Mathematics Informatics Station – MAINS established!
The Heidelberg Laureate Forum Foundation presents the exhibitions “Experiencing Mathematics” and “Masters of Abstraction” in its new residence.
As of now, visitors of MAINS in Heidelberg are able to experience how exciting mathematics and computer science can be and which roles they play in our everyday lives. MAINS, or “Mathematics Informatics Station,” is aptly named due to the proximity to Heidelberg’s main station and the subject matter it has on display. MAINS is both the venue for altering exhibitions and formats as well as the new premises of the Heidelberg Laureate Forum Foundation (HLFF).
In 2013, Klaus Tschira established the HLFF, a subsidiary of the German foundation Klaus Tschira Stiftung (KTS), with the goal of fostering scientific exchange and young researchers of mathematics and computer science. In September of that same year, the HLFF hosted the 1st Heidelberg Laureate Forum (HLF), an international and cross-generational networking event where 200 outstanding young researchers from mathematics and computer science interact with the recipients of most prestigious prizes in these disciplines. The 5th HLF will take place in September of this year.
Another focus of the Foundation is to increase awareness of the social importance of mathematics and computer science. In order to accomplish this, exhibitions and film screenings were hosted and open to the public over the past few years. Until now, these so-called “outreach” activities did not have a real home.
This will change with the opening of MAINS, located in the former showrooms of Heidelberger Druckmaschinen AG located at Kurfürstenanlage 52, Heidelberg, Germany. The Foundation will use various exhibitions and event formats to invite the public to approach mathematics and computer science in a different way.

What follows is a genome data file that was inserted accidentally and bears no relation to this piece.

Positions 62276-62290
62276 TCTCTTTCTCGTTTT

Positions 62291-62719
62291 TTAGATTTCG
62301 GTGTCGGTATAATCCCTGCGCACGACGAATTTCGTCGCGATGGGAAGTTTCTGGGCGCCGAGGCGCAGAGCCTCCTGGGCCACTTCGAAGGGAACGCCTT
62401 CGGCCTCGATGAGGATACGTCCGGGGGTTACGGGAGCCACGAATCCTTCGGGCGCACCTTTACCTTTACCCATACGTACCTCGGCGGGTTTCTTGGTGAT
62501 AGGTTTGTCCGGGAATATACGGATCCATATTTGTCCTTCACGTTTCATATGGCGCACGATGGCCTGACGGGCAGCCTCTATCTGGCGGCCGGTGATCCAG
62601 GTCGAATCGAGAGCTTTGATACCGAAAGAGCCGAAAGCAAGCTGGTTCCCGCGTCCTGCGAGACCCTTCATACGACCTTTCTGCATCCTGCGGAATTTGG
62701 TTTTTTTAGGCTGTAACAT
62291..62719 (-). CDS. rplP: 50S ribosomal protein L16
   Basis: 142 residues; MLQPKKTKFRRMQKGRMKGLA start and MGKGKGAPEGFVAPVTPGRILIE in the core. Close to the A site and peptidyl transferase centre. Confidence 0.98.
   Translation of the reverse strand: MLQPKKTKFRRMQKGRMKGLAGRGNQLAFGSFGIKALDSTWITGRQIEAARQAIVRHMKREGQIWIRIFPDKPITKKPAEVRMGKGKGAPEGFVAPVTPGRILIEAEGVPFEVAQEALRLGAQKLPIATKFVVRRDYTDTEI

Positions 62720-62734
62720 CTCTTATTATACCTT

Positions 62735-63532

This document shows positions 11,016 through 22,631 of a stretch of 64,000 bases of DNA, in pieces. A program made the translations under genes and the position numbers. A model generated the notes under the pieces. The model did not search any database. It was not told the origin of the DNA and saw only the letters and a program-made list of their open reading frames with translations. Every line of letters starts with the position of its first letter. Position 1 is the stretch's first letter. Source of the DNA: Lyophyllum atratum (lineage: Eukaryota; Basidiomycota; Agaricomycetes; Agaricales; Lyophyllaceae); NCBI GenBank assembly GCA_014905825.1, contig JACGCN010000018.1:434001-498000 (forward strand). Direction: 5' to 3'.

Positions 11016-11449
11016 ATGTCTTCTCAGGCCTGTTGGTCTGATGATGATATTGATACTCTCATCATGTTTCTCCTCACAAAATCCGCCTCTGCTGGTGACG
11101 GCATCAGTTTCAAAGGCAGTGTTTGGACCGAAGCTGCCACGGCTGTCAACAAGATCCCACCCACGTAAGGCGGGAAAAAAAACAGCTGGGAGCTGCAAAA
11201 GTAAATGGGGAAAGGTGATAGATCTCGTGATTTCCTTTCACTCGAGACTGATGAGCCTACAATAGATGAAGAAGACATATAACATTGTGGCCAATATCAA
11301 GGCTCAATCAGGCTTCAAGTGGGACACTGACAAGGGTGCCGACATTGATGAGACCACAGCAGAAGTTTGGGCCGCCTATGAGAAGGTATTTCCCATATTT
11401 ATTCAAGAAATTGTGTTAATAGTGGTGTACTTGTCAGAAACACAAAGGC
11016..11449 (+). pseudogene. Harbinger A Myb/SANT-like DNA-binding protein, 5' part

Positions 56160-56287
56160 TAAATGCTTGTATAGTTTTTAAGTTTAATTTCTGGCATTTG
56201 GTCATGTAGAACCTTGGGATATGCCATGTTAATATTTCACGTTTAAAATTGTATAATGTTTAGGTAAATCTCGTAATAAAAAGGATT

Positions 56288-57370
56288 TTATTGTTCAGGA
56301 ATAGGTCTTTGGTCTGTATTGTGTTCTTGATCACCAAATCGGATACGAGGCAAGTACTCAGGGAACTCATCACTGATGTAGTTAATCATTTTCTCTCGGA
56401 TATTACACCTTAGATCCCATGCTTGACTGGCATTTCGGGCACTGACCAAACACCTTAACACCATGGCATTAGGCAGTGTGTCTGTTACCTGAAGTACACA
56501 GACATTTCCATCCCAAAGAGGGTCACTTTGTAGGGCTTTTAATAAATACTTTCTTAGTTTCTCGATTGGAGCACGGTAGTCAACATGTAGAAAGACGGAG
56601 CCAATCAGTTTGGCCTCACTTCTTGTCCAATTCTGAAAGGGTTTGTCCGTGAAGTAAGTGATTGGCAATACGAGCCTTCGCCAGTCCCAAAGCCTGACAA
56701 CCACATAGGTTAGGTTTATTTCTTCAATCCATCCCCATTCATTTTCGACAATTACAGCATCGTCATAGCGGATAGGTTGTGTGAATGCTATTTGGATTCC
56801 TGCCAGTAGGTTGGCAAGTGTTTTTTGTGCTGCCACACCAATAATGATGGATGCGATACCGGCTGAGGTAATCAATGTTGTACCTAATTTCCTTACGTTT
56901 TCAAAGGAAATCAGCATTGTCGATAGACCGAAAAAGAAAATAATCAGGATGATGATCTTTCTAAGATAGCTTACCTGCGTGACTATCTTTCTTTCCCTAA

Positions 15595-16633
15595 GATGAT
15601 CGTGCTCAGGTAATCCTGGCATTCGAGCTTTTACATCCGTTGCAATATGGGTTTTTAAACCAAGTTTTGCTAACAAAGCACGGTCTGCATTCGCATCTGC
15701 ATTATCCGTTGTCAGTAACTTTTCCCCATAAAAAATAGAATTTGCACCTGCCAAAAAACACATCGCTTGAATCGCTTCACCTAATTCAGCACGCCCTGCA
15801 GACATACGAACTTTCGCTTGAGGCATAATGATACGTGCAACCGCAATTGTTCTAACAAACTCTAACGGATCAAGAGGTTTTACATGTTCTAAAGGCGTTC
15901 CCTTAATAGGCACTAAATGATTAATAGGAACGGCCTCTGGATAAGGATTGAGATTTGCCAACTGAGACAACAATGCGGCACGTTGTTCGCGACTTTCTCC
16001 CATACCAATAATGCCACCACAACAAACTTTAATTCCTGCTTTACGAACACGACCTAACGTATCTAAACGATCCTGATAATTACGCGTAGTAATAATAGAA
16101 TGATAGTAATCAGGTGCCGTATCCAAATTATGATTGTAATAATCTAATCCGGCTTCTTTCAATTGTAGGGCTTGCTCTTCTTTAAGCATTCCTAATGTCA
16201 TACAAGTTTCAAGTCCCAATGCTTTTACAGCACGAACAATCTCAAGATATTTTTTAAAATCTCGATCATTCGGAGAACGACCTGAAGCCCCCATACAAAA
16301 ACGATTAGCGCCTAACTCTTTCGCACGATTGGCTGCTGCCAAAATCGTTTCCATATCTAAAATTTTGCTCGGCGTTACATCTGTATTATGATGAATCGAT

Beate Spiegel, Managing Director of KTS and Chairperson of the HLFF, said at the dedication on May 19, “I am sure that we have found a good location for our purpose: In Heidelberg, as one of the most important scientific cities in Germany, in a district that has immensely developed in the past few years and still has much ahead, in the neighborhood of many important institutions and university facilities and, of course, close to the main station as the central transport hub.”
Well wishes for the new location were delivered by Dr. Jan Gradel of the City of Heidelberg, as well as by representatives of both Scientific Partners of the HLFF: Dr. A. Stephen K. Hashmi, Professor of Chemistry, for Heidelberg University, and Dr. Tilmann Gneiting, Professor of Computational Statistics, for Heidelberg Institute for Theoretical Studies (HITS).
Professors Leonard Adleman, Stephen Cook and Robert Tarjan were able to attend as three special representatives of the “Masters of Abstraction” exhibition and were briefly interviewed about their work by the Scientific Chairperson of the HLFF, Professor Dr. Andreas Reuter.